Racial Justice, Theologically
February 16, 2017 | 4:00 - 5:30 p.m.
View Published Lecture
Recent years have seen the largest protests against anti-Black racism since the civil rights movement a half century ago. Sometimes protesters invoke religious ideas, such as “beloved community,” but other times these protests seem decidedly secular. My talk locates the current struggle for racial justice in a long – but often forgotten – tradition of religiously-motivated social justice organizing that is oriented by appeals to God’s law.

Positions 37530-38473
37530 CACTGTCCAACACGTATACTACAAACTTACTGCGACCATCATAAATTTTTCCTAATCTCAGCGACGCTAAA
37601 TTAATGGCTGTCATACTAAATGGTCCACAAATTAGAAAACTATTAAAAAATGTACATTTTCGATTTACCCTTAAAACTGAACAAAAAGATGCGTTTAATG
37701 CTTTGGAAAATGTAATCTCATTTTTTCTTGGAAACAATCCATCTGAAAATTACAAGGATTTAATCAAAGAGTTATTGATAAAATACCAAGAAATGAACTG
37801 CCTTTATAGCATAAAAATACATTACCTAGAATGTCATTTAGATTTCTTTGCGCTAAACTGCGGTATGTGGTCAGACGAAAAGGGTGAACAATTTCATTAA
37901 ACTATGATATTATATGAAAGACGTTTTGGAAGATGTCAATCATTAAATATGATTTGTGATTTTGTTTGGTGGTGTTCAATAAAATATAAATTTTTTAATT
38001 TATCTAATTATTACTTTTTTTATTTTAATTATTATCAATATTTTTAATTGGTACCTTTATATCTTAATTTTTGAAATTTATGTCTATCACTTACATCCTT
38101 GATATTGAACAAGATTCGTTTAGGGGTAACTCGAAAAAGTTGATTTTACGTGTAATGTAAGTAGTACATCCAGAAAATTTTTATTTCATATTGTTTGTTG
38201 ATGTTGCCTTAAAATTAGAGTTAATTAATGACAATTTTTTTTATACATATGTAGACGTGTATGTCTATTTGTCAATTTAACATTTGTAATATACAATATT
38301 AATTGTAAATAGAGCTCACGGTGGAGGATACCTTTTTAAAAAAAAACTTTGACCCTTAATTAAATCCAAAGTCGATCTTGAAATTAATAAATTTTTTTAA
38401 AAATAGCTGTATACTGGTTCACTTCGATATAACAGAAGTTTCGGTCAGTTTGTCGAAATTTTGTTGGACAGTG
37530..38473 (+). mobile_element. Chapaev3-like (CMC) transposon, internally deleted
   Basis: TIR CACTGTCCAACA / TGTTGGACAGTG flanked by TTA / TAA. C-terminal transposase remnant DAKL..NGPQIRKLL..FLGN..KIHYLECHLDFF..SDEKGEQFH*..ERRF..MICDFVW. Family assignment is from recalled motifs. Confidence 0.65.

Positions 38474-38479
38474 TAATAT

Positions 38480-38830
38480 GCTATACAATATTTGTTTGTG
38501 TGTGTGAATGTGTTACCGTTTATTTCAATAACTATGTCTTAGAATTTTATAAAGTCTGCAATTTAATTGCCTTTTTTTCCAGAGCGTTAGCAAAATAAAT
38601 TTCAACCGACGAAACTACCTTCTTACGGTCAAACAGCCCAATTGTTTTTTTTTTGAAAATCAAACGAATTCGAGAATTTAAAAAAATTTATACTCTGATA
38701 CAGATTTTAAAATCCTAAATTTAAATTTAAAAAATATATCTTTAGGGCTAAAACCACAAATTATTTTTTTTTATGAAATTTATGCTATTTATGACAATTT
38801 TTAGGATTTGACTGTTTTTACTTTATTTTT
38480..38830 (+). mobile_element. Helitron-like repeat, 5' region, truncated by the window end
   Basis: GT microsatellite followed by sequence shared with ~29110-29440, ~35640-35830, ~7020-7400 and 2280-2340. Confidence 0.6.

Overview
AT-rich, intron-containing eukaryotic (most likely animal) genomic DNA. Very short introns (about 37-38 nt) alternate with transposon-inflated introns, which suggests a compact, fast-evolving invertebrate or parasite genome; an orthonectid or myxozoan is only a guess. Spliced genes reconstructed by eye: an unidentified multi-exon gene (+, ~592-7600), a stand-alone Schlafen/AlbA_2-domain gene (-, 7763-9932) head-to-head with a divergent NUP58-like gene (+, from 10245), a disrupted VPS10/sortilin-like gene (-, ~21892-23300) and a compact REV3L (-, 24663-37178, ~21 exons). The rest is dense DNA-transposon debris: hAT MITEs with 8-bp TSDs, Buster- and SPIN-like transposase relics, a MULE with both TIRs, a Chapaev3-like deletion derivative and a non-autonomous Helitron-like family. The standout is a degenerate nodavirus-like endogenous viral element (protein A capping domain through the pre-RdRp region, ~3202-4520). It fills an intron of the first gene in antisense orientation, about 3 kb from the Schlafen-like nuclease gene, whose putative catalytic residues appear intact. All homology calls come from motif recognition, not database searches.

Vincent Lloyd is Associate Professor of Theology and Religious Studies at Villanova University. He has held visiting appointments at Notre Dame, the University of Virginia, Emory University, and the University of Wisconsin. His research focuses on the intersection of religion, race, and politics, using the tools of critical theory. Lloyd serves as co-editor of the journal Political Theology, and he is the author or editor of ten books, including Religion of the Field Negro: On Black Secularism and Black Theology (Fordham University Press, 2017), Black Natural Law (Oxford University Press, 2016), and the co-edited collection Anti-Blackness and Christian Ethics (Orbis, 2017). Lloyd’s current research project, funded by the American Council of Learned Societies, focuses on religion and mass incarceration.